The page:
After the meeting, I took a short run to shakeout my legs. It was about 10:30 by now. Y'all - it was no more than a 20 minute run and I was dripping with sweat by time I was done. It was HOT, and race day was supposed to be more of the same, but with the potential for severe storms. Great...
I went back to the room to get ready to drop off my bike at transition. I laid out everything I was going to need for the race to make sure I didn't forget anything, and decided to make a quick stop back at the expo to pick up an extra CO2 cartridge as we were told in the meeting that the heat could affect your tires. Better safe than stranded on the side of the road, right?
We then headed over to T1, which was at Lake Jordan. It was about a 30 minute drive. Since we arrived during our assigned time slot, we were able to pull right into T1 and park. Apparently, if you arrived at a different time, you weren't allowed completely into the area and had to walk some. I did a quick spin around the park on The Weapon to make sure everything was running smoothly and then racked her up. Something to note - it was so hot that we were told by race organizers to place a towel under our front wheel to prevent our wheels from contacting the hot pavement. Apparently, the tires will melt. So that was something fun and new to worry about on race day.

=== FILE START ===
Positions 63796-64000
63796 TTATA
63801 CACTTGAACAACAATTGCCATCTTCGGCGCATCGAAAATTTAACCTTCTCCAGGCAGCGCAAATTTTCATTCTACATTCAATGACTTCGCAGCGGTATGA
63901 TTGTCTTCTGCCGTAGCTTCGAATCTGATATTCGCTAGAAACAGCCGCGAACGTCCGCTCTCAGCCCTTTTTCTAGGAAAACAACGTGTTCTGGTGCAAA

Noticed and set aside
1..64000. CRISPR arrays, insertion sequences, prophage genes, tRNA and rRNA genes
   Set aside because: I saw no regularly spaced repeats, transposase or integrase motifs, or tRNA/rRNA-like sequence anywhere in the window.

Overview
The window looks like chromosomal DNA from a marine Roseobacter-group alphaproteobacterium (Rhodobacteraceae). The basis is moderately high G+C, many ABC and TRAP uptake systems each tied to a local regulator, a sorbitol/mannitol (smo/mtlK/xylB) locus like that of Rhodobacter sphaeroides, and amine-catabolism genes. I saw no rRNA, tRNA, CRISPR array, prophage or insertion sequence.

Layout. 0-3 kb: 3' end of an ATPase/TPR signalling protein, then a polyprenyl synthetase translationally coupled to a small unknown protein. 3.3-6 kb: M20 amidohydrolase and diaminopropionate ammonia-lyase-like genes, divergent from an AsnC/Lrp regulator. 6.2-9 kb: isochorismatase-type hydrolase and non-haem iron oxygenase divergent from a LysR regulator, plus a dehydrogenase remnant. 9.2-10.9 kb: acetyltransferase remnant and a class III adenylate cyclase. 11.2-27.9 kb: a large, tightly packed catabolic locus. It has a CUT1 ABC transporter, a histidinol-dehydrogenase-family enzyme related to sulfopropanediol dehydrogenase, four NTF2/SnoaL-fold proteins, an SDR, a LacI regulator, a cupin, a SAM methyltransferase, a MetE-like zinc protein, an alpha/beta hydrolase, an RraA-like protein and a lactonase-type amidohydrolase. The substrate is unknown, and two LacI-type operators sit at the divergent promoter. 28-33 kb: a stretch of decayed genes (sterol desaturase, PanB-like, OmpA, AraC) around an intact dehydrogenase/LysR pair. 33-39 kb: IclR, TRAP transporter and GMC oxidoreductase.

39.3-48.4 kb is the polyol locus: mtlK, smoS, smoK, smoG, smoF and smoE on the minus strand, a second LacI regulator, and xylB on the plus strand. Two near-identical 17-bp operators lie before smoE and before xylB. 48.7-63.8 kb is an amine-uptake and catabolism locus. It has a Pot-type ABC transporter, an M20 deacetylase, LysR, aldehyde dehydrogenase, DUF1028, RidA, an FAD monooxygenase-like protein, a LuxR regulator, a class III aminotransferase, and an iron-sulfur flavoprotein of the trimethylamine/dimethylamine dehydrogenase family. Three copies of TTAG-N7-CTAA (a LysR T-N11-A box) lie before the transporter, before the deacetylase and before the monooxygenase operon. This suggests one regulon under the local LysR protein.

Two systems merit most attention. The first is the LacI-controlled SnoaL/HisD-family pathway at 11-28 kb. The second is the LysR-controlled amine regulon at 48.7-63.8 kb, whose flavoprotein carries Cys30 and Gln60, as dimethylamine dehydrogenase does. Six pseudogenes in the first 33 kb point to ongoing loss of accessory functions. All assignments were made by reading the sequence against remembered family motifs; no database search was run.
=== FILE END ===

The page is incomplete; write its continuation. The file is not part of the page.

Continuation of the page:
The Weapon racked and ready to go.
I took a quick look out at the swim course. The lake was really choppy, but I was hoping that was just from all of the boats on the lake. Usually when I look out at a swim course, I kind of get a pit in my stomach and think "that looks SO FAR!" For some reason, that didn't happen in Raleigh. I looked at the buoys and thought "that doesn't look so bad. I got that."
It doesn't look that choppy, but this dock was really swaying.
The orange buoys in the background mark the course.
Yellow buoys lining the swim out.
Something you pray doesn't need to be used.
We headed back to the hotel and met up with one of my best friends from college, Mark, and his wife Laura, for dinner. (FYI - we ate at a restaurant called Bolt. It was fantastic. If you go to downtown Raleigh, you should check it out.) Raleigh was Mark's first HIM and it was fun to experience the race from his perspective. While I was starting to get nervous for Raleigh, it was nothing like how I felt before my first HIM! Of course, since Mark and I went to George Mason, we had to get the obligatory Ironman photo in Mason gear.
When Dudley and I got back to the room, I, yet again, went through everything I was going to need for race day. It was then, at 8:30 pm before a 3:30 am wake up call, that I realized I forgot a race belt. I checked my gear at least three times and never realized it until that moment. I ALWAYS forget a race belt! Of course, the expo was long closed, so I texted Mark and Catherine to see if either of them had extra belts. Nope. Improv time. So I started digging through my gear. Surely I had SOMETHING I could use as a race belt. I was almost resigned to the thought of just pinning my bib number to my kit at the start of the run when I saw an old Garmin heart rate monitor and strap. It wasn't perfect, and was a little too big, but it would do in a pinch. Boom. I had my race belt and was ready to go.
Next up: RACE DAY!